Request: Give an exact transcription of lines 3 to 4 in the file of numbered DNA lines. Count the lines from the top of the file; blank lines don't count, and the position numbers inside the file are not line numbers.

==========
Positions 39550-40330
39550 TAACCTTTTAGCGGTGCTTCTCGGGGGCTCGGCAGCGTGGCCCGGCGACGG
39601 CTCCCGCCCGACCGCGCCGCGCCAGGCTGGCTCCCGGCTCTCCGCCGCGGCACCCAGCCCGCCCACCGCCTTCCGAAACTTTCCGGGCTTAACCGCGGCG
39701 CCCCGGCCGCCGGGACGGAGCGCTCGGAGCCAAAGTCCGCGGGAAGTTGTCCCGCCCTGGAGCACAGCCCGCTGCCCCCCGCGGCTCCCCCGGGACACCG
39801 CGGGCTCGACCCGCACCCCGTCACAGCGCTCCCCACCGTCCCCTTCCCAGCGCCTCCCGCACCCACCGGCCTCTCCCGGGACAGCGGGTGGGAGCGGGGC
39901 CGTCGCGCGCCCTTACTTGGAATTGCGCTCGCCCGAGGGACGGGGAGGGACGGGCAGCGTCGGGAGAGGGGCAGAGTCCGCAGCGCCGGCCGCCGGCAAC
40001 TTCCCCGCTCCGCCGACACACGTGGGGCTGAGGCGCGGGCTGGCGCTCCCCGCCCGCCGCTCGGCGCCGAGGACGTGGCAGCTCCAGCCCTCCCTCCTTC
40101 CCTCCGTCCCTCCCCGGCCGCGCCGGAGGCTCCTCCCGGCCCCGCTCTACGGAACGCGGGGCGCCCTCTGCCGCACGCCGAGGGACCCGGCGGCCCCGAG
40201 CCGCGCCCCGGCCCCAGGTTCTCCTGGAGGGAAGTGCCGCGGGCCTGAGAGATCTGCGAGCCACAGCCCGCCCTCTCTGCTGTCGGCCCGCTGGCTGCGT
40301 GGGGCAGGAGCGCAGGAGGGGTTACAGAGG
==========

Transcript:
39601 CTCCCGCCCGACCGCGCCGCGCCAGGCTGGCTCCCGGCTCTCCGCCGCGGCACCCAGCCCGCCCACCGCCTTCCGAAACTTTCCGGGCTTAACCGCGGCG
39701 CCCCGGCCGCCGGGACGGAGCGCTCGGAGCCAAAGTCCGCGGGAAGTTGTCCCGCCCTGGAGCACAGCCCGCTGCCCCCCGCGGCTCCCCCGGGACACCG